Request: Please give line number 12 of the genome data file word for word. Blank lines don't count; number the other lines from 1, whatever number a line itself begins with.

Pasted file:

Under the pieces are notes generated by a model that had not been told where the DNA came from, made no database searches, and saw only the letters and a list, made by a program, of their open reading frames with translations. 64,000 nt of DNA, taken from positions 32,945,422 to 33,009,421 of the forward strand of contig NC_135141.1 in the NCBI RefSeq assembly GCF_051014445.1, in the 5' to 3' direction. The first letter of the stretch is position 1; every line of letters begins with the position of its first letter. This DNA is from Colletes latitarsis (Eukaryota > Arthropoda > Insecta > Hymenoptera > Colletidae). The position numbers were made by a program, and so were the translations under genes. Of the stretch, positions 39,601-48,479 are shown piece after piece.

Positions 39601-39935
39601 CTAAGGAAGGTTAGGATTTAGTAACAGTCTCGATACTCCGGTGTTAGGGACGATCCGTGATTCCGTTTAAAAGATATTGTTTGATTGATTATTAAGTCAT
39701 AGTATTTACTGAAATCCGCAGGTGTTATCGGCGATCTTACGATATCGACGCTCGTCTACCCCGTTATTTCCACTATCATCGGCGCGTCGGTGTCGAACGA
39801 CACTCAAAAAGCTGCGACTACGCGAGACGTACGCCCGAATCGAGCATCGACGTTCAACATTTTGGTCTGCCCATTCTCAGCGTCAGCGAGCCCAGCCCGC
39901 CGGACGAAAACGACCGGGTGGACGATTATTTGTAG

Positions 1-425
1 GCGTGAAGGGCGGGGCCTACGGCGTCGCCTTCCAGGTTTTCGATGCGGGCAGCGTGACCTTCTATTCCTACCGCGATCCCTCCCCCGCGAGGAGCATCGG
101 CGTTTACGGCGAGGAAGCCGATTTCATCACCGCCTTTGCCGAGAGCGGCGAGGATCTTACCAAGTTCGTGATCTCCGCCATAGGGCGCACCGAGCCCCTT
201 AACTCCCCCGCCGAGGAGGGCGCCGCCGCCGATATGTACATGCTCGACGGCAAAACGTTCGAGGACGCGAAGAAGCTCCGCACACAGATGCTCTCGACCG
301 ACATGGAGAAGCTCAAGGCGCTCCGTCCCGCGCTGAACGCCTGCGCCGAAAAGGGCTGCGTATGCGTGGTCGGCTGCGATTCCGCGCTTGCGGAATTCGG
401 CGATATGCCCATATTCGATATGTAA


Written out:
401 CGATATGCCCATATTCGATATGTAA